3. Cut out puppets from paper or fabric and glue them onto Popsicle sticks, so that they may be lowered into the opening at the top of the puppet theater.
  4. Paint or draw a backdrop for their play on a sheet of paper and put on your show!

19 Must Have Literary Manicures

For all you girly book lovers out there.

Here are few of my favorites:

Love these To Kill a Mockingbird nails AND they look like Fall!

Can you believe someone painted those faces and all of those letters perfectly?

The Lord of the Rings, of course…

Check out the rest here:
19 Must Have Literary Manicures.

Literacy and Learning: Telling the Story Together

A picture is worth a thousand words, right? Or at least a couple of sentences…

The book at hand was Mr. Popper’s Penguins and the kids in my class were seven, all at varying reading levels.

Mr. Popper's Penguins (book)

Mr. Popper’s Penguins (book) (Photo credit: Wikipedia)

So I improvised.

First of all, if you haven’t read the book (which I had not) then I have to recommend it. It’s got an adorably quaint feel both because it was written in the 1950’s and because it’s about a house painter/Antartica enthusiast who raises a bunch of performing penguins in a small town.

That’s basically the plot more or less. Some of the kids new it and others had never heard of it. Either way, I’m sure this activity will yield some fun results, and it’s one that can be used with any book that has pictures.

I assigned each child a picture from the book and he or she wrote a couple of sentences down about what seemed to be happening in the picture. Then we went around the room and told our version of the story in order. It was pretty fun and also managed to be coherent. This is an idea I would definitely use again.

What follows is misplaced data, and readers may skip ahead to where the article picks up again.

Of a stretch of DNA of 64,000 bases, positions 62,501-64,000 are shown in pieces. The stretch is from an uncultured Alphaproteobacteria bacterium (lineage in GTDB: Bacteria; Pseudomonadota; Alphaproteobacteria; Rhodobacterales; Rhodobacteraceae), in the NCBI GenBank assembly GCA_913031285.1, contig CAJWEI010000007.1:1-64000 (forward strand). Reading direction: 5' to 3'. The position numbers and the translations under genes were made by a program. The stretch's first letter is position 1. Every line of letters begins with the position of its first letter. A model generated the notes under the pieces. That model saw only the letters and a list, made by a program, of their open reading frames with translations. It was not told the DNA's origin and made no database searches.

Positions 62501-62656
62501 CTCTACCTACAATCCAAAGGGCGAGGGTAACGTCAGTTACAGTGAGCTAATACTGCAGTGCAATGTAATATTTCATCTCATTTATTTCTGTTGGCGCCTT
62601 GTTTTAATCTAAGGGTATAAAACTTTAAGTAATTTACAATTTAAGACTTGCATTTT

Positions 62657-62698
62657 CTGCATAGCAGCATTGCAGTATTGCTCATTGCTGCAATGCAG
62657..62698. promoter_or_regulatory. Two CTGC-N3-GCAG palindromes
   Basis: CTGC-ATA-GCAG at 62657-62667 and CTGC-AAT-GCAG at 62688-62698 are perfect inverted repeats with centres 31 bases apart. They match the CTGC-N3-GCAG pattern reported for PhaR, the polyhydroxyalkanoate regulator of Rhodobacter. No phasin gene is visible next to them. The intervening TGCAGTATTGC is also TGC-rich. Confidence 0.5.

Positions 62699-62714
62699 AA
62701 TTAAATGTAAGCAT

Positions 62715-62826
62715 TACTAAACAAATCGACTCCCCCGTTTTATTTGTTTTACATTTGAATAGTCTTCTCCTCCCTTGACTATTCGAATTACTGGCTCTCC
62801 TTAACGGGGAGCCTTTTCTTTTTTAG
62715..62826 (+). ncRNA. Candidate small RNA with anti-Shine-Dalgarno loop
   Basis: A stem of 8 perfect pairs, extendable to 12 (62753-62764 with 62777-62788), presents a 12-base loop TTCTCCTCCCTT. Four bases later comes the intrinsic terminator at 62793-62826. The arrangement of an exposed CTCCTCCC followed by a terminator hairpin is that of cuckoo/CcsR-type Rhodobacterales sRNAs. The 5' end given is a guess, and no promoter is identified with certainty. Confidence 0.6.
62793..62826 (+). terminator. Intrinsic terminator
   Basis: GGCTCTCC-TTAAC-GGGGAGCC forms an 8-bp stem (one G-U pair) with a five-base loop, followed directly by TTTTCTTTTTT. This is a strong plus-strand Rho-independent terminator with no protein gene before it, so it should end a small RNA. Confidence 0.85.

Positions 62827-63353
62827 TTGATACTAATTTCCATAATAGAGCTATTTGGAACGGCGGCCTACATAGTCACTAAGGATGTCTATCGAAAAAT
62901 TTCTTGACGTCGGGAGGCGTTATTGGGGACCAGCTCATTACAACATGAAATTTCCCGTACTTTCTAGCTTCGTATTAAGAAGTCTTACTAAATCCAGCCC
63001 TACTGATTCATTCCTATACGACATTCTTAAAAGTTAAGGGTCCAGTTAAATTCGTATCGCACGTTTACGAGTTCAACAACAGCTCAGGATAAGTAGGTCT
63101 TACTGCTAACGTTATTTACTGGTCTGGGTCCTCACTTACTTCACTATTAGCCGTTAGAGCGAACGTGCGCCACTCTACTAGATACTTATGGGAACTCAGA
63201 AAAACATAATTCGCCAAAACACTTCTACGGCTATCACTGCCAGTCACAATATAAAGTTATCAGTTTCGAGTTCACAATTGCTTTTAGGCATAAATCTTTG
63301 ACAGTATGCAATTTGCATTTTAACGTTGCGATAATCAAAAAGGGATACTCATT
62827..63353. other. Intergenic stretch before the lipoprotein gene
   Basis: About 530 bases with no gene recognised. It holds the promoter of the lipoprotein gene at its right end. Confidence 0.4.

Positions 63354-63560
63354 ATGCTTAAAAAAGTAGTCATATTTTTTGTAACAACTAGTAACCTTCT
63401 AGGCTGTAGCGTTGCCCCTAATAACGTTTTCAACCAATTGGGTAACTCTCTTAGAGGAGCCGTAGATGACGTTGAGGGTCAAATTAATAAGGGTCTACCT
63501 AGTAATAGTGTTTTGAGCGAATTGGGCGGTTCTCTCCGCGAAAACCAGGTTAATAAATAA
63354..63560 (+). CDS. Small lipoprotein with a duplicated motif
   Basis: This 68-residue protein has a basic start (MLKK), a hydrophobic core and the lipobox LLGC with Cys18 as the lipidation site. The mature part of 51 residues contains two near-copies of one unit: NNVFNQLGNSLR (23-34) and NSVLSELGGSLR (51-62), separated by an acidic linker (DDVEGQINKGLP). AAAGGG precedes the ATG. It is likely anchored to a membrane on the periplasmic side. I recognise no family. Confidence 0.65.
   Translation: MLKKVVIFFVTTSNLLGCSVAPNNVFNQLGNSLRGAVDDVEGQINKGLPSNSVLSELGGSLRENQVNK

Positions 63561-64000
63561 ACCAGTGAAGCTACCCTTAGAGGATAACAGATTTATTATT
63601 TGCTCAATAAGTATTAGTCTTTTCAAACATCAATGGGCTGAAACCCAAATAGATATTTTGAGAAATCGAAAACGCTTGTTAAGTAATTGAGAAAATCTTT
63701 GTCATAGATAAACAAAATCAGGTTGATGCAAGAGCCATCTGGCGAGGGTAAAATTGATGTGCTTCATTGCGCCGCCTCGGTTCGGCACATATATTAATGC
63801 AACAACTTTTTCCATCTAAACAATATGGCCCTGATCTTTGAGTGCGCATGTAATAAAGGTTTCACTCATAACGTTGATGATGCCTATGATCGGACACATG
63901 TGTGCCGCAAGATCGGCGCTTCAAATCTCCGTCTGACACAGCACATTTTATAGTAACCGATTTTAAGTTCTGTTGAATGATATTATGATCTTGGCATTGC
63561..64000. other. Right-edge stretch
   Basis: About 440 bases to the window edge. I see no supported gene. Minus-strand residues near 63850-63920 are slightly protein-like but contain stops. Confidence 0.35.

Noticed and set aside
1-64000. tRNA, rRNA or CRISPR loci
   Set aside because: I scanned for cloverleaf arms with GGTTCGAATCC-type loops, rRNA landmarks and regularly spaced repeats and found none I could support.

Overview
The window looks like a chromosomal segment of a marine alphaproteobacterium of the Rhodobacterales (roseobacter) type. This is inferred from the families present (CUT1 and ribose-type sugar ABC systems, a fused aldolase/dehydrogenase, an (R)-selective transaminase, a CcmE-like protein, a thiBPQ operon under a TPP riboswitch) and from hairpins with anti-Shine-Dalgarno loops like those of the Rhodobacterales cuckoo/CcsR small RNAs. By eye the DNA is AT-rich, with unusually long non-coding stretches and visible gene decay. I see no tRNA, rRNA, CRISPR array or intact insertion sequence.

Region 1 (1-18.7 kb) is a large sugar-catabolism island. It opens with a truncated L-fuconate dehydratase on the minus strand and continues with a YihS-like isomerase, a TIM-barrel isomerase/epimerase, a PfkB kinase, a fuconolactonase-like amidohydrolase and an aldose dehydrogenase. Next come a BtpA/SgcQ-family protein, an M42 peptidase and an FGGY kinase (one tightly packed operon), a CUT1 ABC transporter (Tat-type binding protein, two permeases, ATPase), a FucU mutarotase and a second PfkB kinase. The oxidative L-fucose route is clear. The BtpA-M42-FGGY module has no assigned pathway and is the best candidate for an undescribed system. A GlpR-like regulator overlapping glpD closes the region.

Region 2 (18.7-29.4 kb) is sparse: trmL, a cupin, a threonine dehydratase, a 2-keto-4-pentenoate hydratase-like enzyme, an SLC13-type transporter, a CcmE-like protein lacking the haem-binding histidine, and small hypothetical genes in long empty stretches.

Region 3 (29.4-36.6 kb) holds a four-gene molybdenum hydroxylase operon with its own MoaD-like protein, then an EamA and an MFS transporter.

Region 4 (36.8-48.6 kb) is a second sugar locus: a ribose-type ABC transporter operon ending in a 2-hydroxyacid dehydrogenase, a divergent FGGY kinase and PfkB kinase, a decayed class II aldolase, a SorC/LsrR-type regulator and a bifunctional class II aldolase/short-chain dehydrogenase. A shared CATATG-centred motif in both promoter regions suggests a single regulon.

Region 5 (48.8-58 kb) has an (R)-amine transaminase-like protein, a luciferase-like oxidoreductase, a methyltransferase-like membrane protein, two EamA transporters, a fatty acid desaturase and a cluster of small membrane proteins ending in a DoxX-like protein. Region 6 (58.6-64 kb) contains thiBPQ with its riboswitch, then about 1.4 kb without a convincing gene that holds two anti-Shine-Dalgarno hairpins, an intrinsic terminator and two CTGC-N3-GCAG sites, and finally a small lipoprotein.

Literacy and Learning

This summer (in my brief reprieve from “fun”employment) I worked in a summer enrichment program with elementary schoolers.

One of the goals of this program was to improve literacy by incorporating books into our activities.

Believe it or not, my obsession with books was actually much much worse as a child. It could probably have been considered a full blown addiction. I bought books so quickly that I couldn’t finish all of them before outgrowing the age range written on the back. And NO thirteen year old wants to read a book that says ages 9-12 on the back, believe me.

As much as I like books, I love crafts even more. So I decided to combine the two by having the kids make their own pop up books. Well, I suppose pop up “scene” is really the more accurate description, since I only had them make one page. If we had more time it would have been very cool to have them make an entire book!

We read Little Polar Bear and the Brave Little Hare together and then I gave them each a sheet of paper and a cut out of a polar bear and a hare. I cut two tabs in each of the papers, so all they had to do was glue the cut outs where they wanted them and the color a scene, either from the book or from their own imaginations.


Here is a picture of all of their scenes together on the windowsill: